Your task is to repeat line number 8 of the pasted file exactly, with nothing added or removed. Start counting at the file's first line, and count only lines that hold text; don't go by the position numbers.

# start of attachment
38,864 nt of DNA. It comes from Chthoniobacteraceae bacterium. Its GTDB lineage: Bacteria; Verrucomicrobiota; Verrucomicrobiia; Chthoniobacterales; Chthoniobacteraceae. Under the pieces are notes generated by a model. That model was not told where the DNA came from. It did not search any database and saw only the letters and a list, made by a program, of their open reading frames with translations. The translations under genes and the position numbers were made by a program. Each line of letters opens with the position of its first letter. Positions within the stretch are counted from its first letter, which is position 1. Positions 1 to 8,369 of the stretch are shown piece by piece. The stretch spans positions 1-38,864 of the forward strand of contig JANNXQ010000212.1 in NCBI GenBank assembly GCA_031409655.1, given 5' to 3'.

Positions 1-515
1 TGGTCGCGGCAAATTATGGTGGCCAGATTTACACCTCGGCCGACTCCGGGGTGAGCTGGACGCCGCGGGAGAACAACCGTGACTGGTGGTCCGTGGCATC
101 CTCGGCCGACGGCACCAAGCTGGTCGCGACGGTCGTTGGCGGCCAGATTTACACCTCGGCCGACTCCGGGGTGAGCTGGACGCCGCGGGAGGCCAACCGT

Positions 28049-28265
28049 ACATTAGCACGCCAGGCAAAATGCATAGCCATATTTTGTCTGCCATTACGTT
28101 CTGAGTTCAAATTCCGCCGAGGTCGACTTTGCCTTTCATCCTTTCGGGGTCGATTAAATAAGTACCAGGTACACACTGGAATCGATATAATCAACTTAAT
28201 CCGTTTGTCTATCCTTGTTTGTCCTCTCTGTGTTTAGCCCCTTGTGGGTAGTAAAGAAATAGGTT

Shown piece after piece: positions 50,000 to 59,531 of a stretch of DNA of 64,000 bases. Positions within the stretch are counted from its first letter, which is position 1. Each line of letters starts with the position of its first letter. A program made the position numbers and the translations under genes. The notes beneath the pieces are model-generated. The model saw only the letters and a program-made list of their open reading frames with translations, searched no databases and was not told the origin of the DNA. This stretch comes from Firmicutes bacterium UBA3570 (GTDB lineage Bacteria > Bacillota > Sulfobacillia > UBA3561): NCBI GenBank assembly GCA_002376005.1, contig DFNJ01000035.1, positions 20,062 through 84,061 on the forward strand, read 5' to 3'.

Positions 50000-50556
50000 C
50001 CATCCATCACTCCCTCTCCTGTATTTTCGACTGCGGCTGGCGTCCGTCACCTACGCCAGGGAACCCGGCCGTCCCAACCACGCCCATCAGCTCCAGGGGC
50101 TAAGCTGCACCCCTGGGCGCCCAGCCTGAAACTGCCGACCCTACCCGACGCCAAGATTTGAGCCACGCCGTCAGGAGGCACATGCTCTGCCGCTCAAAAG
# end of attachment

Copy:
28201 CCGTTTGTCTATCCTTGTTTGTCCTCTCTGTGTTTAGCCCCTTGTGGGTAGTAAAGAAATAGGTT